The BH Prisma 105 has a compact frame that relies on a generous amount of seatpost to accommodate larger riders (we needed 22cm), which is why it has a 31.8mm aluminium seatpost.
At first glance we thought this might generate some discomfort, but the frame, and to some degree the saddle, do an amazing job of neutralising road buzz and even fairly big hits from heavily rippled roads. It does have a surprising heft for something so small though.
HIGHS: Responsive and competent compact carbon frame
LOWS: Comfortable but not especially quick wheels, average brakes
BUY IF… You want a modern compact frame with Spanish heritage
The medium Prisma accommodated our tester’s 178cm frame without testing the seatpost’s extension limit, and still had enough handlebar reach without needing a stack of spacers. It’s immediately obvious where a compact frame’s strengths lie when accelerating, as with such tight triangles and heavily built head tube and BB30 bottom bracket areas, there’s no lateral flex.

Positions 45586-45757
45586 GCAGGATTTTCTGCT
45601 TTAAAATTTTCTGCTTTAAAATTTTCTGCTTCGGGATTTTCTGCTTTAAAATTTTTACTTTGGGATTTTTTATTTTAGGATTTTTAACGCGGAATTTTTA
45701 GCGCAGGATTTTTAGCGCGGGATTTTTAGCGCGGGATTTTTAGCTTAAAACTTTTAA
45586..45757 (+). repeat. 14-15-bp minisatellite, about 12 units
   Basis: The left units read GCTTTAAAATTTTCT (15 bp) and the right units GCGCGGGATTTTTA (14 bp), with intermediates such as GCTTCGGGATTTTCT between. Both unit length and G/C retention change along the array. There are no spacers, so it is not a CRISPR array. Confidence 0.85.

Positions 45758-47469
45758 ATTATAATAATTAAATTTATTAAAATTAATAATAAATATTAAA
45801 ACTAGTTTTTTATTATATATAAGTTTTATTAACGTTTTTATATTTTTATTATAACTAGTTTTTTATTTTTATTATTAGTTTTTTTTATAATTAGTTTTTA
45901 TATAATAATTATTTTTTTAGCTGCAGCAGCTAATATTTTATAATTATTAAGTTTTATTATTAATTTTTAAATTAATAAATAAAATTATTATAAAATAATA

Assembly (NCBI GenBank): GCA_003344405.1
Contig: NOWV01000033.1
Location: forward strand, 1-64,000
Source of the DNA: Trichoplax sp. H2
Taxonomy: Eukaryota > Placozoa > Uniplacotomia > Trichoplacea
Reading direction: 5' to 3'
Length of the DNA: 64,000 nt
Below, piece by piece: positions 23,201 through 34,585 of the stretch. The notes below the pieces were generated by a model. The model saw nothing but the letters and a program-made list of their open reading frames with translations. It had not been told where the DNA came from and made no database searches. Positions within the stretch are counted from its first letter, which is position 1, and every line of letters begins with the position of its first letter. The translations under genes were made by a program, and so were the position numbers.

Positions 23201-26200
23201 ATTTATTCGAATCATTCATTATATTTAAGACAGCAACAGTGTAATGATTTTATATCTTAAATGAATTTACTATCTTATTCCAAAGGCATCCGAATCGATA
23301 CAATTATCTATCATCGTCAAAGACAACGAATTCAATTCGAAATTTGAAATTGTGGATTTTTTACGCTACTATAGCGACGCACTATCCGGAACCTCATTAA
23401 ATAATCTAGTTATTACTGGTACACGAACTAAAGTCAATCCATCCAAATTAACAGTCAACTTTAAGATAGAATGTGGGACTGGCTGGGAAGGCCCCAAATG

Stand up on the pedals and the BH responds instantly, zipping up to speed. But although performance felt lively, as the miles wore on we became more certain that the wheels were sapping our efforts and blunting the frame’s very good energy transmission.
The 32-spoke Rodi Stylus wheels give a very compliant ride, soaking up uneven surfaces well, but they lack enough go to match the zippy frame. The Michelin Dynamic Sport tyres – an uncommon choice – proved as quick and grippy as any, but were still unable to generate more speed from the wheels.
Climbing out-of-the-saddle had us imagining any number of pocket-size Spanish climbers, as the Prisma danced and skipped its way uphill beneath us, almost as if the carbon fibre was instilled with some sort of Vuelta DNA. It climbs very well, but again, we couldn’t help wonder what lighter, swifter wheels would do to the performance.
The fork, with its oversize 1 1/2in steerer, continues the lively and responsive theme, proving reassuring at all speeds, which isn’t true of the brakes. The combination of unbranded callipers and the Rodi rims lack bite and power, which could possibly be overcome with a change of pads.
The BH branded aluminium cockpit works in an unfussy manner, though we found the hooks of the drops a little on the short side, and the handlebar bend isn’t ideal for large hands.
The Shimano 105 drivetrain and cheaper FSA Omega compact chainset are faultless performers, and although you might need some lower gear ratios if heading for the mountains, the Prisma has the core of a good all-rounder.